The technologies are available for licensing to interested companies and entrepreneurs.
The first technology involves recasting the known and marketed antifungal pharmaceutical Amphotericin B for vaccine or therapeutic treatment of bacterial infections.
According to research in MSU's Department of Immunology and Infectious Diseases, the compound has shown an ability to counter bacterial infections and enhance vaccine responses by stimulating specific immune cells in the body. The research has shown that stimulation of the immune system by Amphotericin B represents a breakthrough in how this drug is currently used and opens up new opportunities for its use.
The second technology is a discovery of genetic variations in wheat that produce bread dough that can be stretched further without rupturing. This discovery by researchers in MSU's College of Agriculture may lead to improved pizza dough, bread sticks, artisan loaves and many other common bread products.
The third technology is a device that can greatly concentrate the amount of microbes in a fluid sample, which potentially allows for accurate detection of harmful microbes in water, blood, fuel and other liquid environments. The system discovered in the Department of Physics represents an exponential improvement over current methods.
The invention has been extended to include a sensor that can indicate the number of microbes present and the type of microbes in the sample.
The fourth technology is a series of vaccines for livestock or humans to fight the various strains of brucellosis. Brucellosis is one of the most common among the group of animal diseases that also poses a danger to humans, with 500,000 new cases diagnosed in humans worldwide each year, almost exclusively in the under-developed world.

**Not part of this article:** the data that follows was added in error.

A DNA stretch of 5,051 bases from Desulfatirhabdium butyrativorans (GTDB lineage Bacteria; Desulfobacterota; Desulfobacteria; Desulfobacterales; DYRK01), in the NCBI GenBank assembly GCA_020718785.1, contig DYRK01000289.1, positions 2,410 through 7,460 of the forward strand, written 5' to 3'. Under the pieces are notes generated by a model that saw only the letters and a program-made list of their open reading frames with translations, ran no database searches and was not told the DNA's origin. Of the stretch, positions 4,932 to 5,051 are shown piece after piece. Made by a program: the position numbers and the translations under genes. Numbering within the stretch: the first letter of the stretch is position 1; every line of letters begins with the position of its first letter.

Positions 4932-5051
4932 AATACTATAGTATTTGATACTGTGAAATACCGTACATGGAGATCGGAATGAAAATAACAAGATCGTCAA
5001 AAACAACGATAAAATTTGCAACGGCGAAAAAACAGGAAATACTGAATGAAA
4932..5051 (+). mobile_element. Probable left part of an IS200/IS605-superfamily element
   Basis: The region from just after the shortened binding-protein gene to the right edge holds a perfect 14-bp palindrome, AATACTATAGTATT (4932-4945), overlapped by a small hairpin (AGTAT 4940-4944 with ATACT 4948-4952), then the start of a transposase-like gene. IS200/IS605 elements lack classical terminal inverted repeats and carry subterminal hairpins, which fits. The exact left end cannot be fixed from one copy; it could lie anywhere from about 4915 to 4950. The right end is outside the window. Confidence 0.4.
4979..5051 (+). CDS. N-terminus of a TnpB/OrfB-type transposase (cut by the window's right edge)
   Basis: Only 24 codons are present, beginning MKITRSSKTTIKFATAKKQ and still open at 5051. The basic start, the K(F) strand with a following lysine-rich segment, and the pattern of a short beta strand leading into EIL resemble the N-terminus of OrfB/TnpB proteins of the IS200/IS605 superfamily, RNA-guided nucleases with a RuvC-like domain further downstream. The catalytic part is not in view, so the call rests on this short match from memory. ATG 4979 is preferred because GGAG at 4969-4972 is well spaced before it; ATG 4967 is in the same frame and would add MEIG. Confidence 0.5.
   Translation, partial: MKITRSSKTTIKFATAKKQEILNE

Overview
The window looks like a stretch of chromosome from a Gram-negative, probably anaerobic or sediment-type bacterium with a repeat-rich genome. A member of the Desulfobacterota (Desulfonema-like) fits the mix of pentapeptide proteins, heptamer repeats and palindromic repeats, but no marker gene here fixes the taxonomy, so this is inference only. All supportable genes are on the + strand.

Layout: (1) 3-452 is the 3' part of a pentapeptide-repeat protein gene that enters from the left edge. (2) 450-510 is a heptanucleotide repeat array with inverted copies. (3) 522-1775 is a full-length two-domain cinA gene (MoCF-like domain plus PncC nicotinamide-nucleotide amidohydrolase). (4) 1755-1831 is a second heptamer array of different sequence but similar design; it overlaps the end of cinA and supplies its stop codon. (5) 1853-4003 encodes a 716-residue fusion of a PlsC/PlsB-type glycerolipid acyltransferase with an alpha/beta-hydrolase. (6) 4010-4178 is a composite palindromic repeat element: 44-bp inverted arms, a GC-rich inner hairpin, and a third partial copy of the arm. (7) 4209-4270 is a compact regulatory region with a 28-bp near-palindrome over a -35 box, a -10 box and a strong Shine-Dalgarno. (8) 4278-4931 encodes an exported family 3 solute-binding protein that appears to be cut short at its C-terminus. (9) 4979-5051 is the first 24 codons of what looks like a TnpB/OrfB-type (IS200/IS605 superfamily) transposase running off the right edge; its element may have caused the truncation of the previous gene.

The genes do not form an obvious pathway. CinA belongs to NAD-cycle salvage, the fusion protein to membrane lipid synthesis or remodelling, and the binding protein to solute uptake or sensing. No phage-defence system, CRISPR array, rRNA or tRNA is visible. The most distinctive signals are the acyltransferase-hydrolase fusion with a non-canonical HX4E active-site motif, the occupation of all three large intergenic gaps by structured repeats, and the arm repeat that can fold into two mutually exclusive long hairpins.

In North America, brucellosis poses a particular challenge in the greater Yellowstone region, where wild game herds are known to carry the disease. Current brucellosis vaccines lack efficacy and may be dangerous for handling by people.
The fifth technology involves the discovery of compounds to treat inflammatory and neurological disorders. In screening of 10,000 small molecules, researchers in the Department of Immunology and Infectious Diseases discovered a new class of compounds with potential drug applications for such disorders.
In a paper published in the journal Molecular Pharmacology, the investigators describe these molecules as highly potent agents that inhibit proteins involved in inflammatory and neurological disorders. The proteins, known as kinase enzymes, have been heavily studied in recent years for their role in these diseases as well as cancer and diabetes.
Of the 10,000 molecules, the researchers found four that strongly bind to and inhibit these enzymes. Subsequent studies in mice confirmed that the molecules reduce inflammation and suppress swelling.
The sixth technology offers a new way for making bacterial vaccines. Researchers in the Department of Immunology and Infectious Diseases have developed an improved method to make bacterial vaccines by lowering the virulence of bacteria through genetic manipulation.
The investigators found they can genetically manipulate the bacteria in ways that reduce the virulence of live bacteria to a level where it triggers an immune response without causing an infection. The method can be applied to a broad range of pathogenic bacteria to provide faster development of more robust and optimized vaccines against bacterial infections.
MSU currently has 203 licenses on technologies developed by faculty. Of those, 81 licenses are with Montana companies.
For more information contact Nick Zelver, MSU Office of Technology Transfer, firstname.lastname@example.org, (406) 994-7706.